5 NOVEMBER 1870, Page 11


rplIE little boys who started out of the mud when the Echo was born to sell that paper, and who constitute already a feature in London life, are getting overloaded with odd publications. They are not bad little lads, though they might pay more respect to civilization in the matter of breeches, and have not quite an adequate sense of the dignity of labour, having devised a very adroit method of begging. They don't beg, they despise that ; but if a "black," that is, an individual in broad-cloth, buys an Echo and stops for his change, they suggest in the most insinuating of whines that he had much better take two copies, a hint on which he often acts by walking off without his copper, whereupon the little salesman winks, exultingly executes a war-dance, and, if we are not utterly mistaken, proceeds to some kind of a division of spoil, the financial principle of which we should exceedingly like to understand. However, the " Eeeho boy" is not a bad little fellow, though troublesome ; he always does give change if you ask for it ; he is never insolent, considering himself a tradesman and you his customer ; and be has a notion of keeping his capital moving which inspires vivid hopes as to his financial future. If he would only leave off selling "illustrated papers,", all legs and garters vilely drawn, he might become quite a respect- able institution. Turning over nine-pence three times a day, as some of these children do, is hard work, and it is hardly the fault of a child of seven that he makes such a profit out of the very doubtful publications included within his stock-in-trade. Recently he has taken to selling all along the Strand a publication called the Matrimonial News, which we advise any reader curious in social oddities to buy, and lock up for a generation. It will then be worth money to any historian or man curious in customs, who will doubtless base on it very learned and very erroneous ideas as to the manners of the English in 1870. It is a very little paper, not by any means too well printed, costing two- pence, filled with advertisements alone, and with advertisements of one kind alone, namely, people who want to be married ; yet it is, as far as we dan gather, perfectly " respectable." There is no trace in it of New jerk Herald ways, none of the advertisements of assignations, or demands for mistresses which that journal in its column of " personals " does not, or recently did not, scruple to publish. The editor, perhaps in- structed by some experience in the North of England, where most respectable journals have been compelled to give way to an inces- sant demand, seems to have formed a notion that an enormous number of persons of both sexes are inclined to marry, and cannot get married for want of introductions. He accordingly ,makes introductions the purpose of his paper, turns it into a kind of Matrimonial Exchange and Barter Gazette, or as he puts it, "a journal devoted to the promotion of Marriage and Conjugal Felicity ;" and he succeeds. Week after week the paper comes out, with one page filled by a rubbishy feuilleton,—usually full of vulgar abuse of marriage, but otherwise unobjectionable,—and of old news, and seven pages of advertisements from people who want to get married. it is quite impossible that these seven pages are filled with clumsy jokes, that anybody should be fool enough to spend his money in circulating a paper which, as a joke, would not sell and as a paper could not be read, and there is nothing in them to attract any but those interested. If any value is to be at- tached to internal evidence, the advertisements are genuine ; and if they are genuine, hundreds of men and women in this London of ours advertise for wives and husbands in the most direct style, in a badly-printed little paper, sold by ragged little boys up and down the Strand.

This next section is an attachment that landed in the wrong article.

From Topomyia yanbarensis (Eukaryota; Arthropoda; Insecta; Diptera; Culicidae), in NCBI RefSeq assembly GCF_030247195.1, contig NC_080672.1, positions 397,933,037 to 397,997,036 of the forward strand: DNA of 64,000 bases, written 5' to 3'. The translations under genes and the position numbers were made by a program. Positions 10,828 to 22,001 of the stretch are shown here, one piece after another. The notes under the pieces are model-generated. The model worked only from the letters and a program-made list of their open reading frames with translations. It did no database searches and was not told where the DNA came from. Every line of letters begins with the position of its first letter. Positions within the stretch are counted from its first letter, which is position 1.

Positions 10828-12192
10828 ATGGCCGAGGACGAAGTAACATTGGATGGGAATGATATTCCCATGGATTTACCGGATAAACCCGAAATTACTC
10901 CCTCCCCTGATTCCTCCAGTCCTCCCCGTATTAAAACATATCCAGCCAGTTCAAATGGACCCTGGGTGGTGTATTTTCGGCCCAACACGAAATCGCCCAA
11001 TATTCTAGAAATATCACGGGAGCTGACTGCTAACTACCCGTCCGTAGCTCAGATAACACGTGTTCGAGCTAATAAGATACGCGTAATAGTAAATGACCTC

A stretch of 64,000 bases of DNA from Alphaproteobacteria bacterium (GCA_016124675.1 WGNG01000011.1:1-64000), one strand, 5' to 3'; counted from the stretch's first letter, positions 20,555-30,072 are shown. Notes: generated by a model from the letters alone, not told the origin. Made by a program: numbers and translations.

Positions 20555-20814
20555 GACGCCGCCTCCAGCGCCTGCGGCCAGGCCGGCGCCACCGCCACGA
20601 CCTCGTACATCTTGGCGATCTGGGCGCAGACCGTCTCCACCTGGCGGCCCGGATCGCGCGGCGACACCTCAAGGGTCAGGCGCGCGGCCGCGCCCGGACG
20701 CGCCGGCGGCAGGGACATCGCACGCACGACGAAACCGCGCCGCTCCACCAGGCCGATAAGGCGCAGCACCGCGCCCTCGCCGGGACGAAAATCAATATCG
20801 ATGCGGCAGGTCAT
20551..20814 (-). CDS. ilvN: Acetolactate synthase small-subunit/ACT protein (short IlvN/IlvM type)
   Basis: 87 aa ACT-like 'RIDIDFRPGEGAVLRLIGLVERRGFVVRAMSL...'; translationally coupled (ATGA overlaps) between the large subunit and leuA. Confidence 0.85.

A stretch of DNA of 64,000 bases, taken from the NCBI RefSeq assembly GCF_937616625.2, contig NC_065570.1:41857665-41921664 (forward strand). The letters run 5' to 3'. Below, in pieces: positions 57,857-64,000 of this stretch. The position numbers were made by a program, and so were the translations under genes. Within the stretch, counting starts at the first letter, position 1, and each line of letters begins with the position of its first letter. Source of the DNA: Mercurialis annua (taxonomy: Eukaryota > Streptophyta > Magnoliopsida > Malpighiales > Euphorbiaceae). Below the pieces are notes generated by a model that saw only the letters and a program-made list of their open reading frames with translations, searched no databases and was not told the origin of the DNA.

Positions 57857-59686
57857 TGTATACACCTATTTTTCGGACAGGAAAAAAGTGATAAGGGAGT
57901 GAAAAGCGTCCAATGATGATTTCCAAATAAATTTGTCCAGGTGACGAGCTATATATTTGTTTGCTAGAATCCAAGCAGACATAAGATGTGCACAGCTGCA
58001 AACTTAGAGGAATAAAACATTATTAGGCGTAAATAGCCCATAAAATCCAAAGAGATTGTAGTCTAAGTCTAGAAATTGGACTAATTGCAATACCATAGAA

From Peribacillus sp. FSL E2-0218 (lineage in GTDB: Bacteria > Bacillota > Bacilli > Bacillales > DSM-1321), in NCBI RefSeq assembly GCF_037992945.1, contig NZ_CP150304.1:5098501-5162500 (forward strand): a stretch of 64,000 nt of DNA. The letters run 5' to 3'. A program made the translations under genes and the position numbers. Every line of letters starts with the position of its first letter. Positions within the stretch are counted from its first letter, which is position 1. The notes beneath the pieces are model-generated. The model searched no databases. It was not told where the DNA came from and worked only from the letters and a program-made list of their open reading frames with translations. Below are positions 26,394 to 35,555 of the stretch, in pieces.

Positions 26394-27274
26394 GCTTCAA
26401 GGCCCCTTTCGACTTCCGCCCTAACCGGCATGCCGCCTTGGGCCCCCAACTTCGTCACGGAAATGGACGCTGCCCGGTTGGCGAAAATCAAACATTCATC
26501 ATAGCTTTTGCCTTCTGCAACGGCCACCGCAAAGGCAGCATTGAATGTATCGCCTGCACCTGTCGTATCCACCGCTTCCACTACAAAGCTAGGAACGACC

What do they do it for? We repeat, for it is essential to our purpose, there is no trace in the Matrimonial News of any im- proper or illicit purpose whatever. The paper itself, though vulgar, is as clean as Islington could desire, admissible in any family under any theory of manners ; and in the three numbers before us, out of many hundred advertisements, only two even suggest a doubt as to their purpose, and those two may be, and possibly are, as honest as the remainder. To one of them, how- ever, No. 756, in October 29, the Editor, if his purpose is as honest as he says, should seriously attend. We may mistake its authorship, but most London clubmen would, at first sight, attribute to it a particular name and no good purpose. The mass of advertisements, if we can judge at all of such documents, are honest, thick-skinned advertisements for goods,—namely, hus- bands and wives—inserted by people who really want the articles they profess to want. Why do they want them, or rather, why do they adopt this means of making known their want ? That a stray man here and there should be so cut off from society by cir- cumstances, or habits, or temperament as to welcome the Matri- monial News as a method of introduction is easily conceivable, and that a particular class of women should be tempted by it we can, without much effort, believe. The world at large scarcely knows how life, in the middle-class, sometimes closes up, how utterly without acquaintance, or friends, or change a family of girls may be. The father is, perhaps, a retiring man, the mother con- tent with home, the tone of the house evangelical, and the whole house, consequently, as secluded as if its inmates were vowed to some Order. The proportion of girls, too, who not only never marry, but never receive an offer, is now so very great, the well- known disparity of the sexes being principally in one class, that we can scarcely wonder at any effort, however . marg., to widen the area of chance ever so little. We can perfectly imagine an exceptional effort to break up that state of affairs by breaking through rules; but it is not equally easy to divine why men, pre- sumably educated and able to marry, should in scores be driven, or allow themselves to be driven, to so unusual and imperfect a device. There have been dozens, we speak literally, of advertisements from clergymen, professionals, well-to-do people of all sorts and kinds, in the Matrimonial News. What, for example, can be the meaning of this advertisement ?— AGentleman holding the rank of Major in the Indian Army, having an income of £1,200 per annum, wishes to meet with a lady, aged from 25 to 30, who would not object to go to India in a few months. She must be a lady by birth and education, musical, of an affectionate disposition, who could appreciate a kind husband, with private means, which would be settled on herself. As this is a toed fide advertisement, every inquiry will be accorded to the family solicitor.